Navistar tests trucks’ ‘fluid economy’
| July 20, 2010 |
Navistar’s said its International ProStar+ consistently outperformed competing trucks by nearly 1 percent to 2.5 percent in efficiency measuring diesel and urea, which is used in selective catalytic reduction (SCR) technology employed by other truck engine manufacturers.
“With the ProStar+, we continue to have the most efficient Class 8 truck on the road,” said Jim Hebe, Navistar senior vice president for North American sales operations.
Until recently, comparisons of Class 8 trucks were centered on fuel economy. Today, with different trucks offering different technologies for 2010 emissions, fuel economy doesn’t tell the whole story, Navistar officials said. Competitor trucks offer a liquid urea SCR solution to meet U.S. Environmental Protection Agency 2010 emissions requirements. Navistar is the lone manufacturer choosing exhaust gas recirculation technology.
Navistar commissioned the Transportation Research Center Inc. in East Liberty, Ohio, to conduct a head-to-head fluid economy comparison. TRC performed independent Technology & Maintenance Council Type 4 testing of three EPA 2010-compliant trucks: International ProStar+, Freightliner Cascadia powered by the Detroit DD15 engine and a Kenworth T660 powered by a 15-liter Cummins ISX, both with liquid-urea SCR.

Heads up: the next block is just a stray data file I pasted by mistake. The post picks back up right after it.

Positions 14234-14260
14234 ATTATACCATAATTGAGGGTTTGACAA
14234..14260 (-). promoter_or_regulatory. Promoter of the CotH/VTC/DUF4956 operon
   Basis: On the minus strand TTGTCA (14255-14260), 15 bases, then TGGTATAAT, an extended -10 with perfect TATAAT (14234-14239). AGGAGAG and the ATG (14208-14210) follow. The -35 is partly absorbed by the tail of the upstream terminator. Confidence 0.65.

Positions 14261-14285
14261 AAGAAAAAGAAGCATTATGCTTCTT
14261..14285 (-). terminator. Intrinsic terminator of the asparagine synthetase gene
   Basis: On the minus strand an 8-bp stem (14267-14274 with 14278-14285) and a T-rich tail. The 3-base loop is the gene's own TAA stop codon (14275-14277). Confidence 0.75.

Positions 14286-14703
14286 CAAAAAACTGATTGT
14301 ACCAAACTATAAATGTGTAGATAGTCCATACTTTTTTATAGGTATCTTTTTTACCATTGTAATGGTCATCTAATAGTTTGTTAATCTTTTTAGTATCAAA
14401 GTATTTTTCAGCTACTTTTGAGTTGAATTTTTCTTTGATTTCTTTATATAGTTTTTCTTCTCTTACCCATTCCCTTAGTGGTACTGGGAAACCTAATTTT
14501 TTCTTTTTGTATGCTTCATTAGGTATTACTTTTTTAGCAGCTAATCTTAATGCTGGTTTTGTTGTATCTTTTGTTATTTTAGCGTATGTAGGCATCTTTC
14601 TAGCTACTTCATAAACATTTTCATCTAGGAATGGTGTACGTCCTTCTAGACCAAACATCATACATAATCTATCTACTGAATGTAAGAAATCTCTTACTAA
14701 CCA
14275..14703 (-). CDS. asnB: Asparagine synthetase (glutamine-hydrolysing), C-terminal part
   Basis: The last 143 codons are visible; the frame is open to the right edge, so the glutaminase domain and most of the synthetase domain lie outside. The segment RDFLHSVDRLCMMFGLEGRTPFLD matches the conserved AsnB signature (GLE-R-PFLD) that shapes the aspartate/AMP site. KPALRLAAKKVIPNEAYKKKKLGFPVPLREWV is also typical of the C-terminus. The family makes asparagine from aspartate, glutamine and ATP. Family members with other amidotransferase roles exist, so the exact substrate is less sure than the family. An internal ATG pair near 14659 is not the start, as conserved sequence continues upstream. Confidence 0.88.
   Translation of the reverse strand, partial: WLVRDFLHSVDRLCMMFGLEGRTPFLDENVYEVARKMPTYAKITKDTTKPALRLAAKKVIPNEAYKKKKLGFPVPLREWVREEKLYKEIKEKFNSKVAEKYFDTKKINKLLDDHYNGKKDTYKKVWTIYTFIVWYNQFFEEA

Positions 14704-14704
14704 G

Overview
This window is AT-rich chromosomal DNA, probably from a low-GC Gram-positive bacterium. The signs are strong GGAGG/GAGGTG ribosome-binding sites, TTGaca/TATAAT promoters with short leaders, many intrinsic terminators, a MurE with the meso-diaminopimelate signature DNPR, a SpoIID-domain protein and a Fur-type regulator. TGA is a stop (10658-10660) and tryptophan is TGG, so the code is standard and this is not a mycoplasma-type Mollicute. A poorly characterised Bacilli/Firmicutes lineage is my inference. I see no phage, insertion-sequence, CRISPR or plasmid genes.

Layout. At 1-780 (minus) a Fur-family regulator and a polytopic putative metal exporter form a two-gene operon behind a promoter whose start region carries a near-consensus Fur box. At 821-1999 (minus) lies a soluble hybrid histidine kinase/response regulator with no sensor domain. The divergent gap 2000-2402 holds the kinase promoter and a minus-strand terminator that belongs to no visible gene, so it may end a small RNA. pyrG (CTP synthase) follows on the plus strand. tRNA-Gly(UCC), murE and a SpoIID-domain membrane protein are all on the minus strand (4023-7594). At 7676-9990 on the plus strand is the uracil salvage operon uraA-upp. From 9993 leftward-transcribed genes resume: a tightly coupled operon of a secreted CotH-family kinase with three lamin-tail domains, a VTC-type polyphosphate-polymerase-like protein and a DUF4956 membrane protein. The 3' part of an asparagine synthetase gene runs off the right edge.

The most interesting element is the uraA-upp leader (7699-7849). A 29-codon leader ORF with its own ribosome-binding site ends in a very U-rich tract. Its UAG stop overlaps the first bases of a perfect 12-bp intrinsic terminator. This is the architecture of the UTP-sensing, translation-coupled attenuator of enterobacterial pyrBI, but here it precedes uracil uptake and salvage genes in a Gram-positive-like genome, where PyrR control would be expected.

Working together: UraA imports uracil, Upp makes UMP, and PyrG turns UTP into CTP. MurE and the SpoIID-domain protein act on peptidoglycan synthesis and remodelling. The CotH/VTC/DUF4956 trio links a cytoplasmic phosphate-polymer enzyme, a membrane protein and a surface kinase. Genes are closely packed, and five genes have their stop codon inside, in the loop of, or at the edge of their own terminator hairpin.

The engines were rated with comparable horsepower and torque. Navistar executives chose versions of their competitors’ trucks that dealers noted as the most fuel-efficient powertrain packages available.
Only one tank of diesel per truck was allowed, and each ran three 444-mile routes on public highways. Drivers and trailers were switched at the mid-point of each test.
For more information on the testing and results, visit www.internationaltrucks.com/results.
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